Wallen expects to toss soft plastics, chatterbaits and some topwater favorites around vegetation and cypress trees, but suspects the soft baits will ultimately rule the weekend. “I’m counting on my Hobie Pro Angler 14 360 to give me an edge here,” he reveals. “It’s a super stable platform that I can stand and cast from, especially when the fish are on their beds. Plus, the combination of that Mirage Drive and Kick-Up Fins will get me anywhere I need to go.”
Vinny Ferreri, 36, of Charlotte, North Carolina, agrees that it will likely take a couple of true hawgs to put the winner over the top. If the bass are already on their beds and anglers can see them, he believes, it’s going to come down to picking one or two really big fish. If anglers can’t spot them, having prior knowledge of which creeks they favor for spawning should be a big help.
“I’m fortunate to fish here a couple of times a year, but with 200 competitors, you can bet there will be some local sharpies that know what they are doing. That home field advantage can be tough to beat,” says Ferreri. “Still,” he continues, “there’s nothing you can’t catch bass on in these two lakes at this time of year, so fish to your strengths. There are lilies, wood, grass, current, water willow, cypress trees, open water and creeks here. Any way you like to fish, opportunities abound.”
For Hobie B.O.S. reigning A.O.Y., Jordan Marshall, 26, from Maryville, Tennessee, start time can’t arrive fast enough. He has his heart set on enjoying some warm weather and active fish. “I’ve only fished here once before, so I’m pretty much coming in blind,” he reveals. “But that means I can just fish the way I like, which will entail power fishing with Z-Man Chatterbaits in shallow water, covering a few topwater prospects, and targeting some staging pre-spawn fish. I’m also going to look for backwaters that haven’t been hit by recent tournaments; places where I can fish alone.”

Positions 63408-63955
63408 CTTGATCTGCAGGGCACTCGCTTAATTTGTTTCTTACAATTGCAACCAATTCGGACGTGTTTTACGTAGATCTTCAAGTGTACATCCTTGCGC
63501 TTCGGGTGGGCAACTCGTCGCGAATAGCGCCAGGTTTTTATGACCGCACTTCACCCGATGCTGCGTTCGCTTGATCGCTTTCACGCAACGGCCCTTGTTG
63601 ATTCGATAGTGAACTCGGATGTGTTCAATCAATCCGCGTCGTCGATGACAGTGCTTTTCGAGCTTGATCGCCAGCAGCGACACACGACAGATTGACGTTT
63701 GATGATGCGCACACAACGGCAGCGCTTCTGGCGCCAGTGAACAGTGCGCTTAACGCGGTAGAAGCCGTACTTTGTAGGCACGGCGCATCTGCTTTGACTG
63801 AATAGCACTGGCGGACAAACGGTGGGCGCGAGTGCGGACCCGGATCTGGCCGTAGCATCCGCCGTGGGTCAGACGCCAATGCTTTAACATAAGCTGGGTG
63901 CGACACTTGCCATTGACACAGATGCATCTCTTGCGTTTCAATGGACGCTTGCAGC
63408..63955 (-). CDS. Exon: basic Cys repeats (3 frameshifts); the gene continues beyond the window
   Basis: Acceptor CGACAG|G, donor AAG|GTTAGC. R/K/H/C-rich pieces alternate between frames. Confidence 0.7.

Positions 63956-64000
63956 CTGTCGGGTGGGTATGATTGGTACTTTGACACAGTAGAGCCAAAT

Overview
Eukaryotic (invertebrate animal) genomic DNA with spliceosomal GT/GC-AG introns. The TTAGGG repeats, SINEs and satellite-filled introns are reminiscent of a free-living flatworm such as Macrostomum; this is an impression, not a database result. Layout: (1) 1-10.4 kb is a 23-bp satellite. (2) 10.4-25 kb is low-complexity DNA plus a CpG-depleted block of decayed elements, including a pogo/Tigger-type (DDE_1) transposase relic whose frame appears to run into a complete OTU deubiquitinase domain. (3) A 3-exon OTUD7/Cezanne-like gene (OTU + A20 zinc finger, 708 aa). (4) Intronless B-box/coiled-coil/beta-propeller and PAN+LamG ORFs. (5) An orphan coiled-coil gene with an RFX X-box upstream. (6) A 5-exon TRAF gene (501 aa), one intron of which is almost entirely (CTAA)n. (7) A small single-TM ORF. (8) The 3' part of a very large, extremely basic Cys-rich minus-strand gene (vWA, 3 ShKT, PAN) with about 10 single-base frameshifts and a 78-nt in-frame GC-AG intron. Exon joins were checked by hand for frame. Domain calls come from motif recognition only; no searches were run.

To cut down on his searching, Marshall plans to focus on Lake Marion. Like Wallen, he’ll be counting on his Hobie Pro Angler 14 180 to probe far back into the shallow grass. “That Mirage drive is just fantastic when it comes to pushing through brush, stumps and slop,” he offers. “It sheds the grass better than any other drive I’ve seen – and the kick-up fins are a big plus, too.”
Wallen, Ferreri and Marshall each admit that the competition is likely to be tough at this event. “I think the Hobie B.O.S. is the premiere kayak fishing series in the country,” sums up Wallen. “Every time you enter one of these tournaments, you’re competing against 199 other expert anglers. To come away in the money, you’ll need to fish hard, fish big and fish clean. If you hook ‘em, you better get them in the boat.”
“I’m really excited for the BOS series to be drawing so strongly,” adds Marshall. “It shows that good things come if you take care of the participants. Hobie certainly does it right.”
Justin Marlowe, Fishing Advisor for Clarendon County, is thrilled to have the Hobie BOS series coming to town. “These anglers are in for a real treat,” he states. “The Santee Cooper Lakes were ranked #3 for bass fishing lakes in the country last year by Bassmaster Magazine. It definitely is a bucket list destination with big fish and plenty of them. Over the years these waters have held the record for the largest four-day Bassmaster limit at over 100 pounds – and the record South Carolina bigmouth, a 16.2-pound brute, was caught here, too. So come on down, push back into those swampy areas and enjoy the bass and beautiful scenery. Then kick back and do a little camping and relaxing. If you love the water and being outdoors, there’s no place better to spend a few days.”